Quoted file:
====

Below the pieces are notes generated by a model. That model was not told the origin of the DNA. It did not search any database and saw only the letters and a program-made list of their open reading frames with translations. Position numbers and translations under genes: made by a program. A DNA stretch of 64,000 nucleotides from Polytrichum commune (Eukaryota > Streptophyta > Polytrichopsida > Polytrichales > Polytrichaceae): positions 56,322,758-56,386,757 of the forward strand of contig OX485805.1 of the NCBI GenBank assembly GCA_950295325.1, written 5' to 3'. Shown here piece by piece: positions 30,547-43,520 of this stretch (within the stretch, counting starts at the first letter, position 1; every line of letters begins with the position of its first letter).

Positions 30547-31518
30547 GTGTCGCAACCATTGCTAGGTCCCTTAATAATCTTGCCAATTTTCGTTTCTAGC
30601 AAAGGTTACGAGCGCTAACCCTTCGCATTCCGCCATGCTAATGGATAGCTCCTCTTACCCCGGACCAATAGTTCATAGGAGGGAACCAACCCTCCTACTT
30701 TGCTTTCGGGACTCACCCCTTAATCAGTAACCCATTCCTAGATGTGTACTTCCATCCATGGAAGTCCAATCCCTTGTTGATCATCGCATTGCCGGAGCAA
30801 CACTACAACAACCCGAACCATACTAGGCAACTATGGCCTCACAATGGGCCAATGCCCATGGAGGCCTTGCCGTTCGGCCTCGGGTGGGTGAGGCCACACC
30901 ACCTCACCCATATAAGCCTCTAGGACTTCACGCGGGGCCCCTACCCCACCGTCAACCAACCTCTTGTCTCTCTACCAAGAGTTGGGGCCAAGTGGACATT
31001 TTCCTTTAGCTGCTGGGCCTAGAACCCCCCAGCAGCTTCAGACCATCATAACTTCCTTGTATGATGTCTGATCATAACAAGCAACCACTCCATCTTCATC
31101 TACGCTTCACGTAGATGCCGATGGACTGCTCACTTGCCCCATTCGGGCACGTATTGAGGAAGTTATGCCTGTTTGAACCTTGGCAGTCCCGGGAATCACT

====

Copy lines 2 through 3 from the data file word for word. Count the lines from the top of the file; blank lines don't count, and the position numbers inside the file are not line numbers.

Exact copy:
Positions 30547-31518
30547 GTGTCGCAACCATTGCTAGGTCCCTTAATAATCTTGCCAATTTTCGTTTCTAGC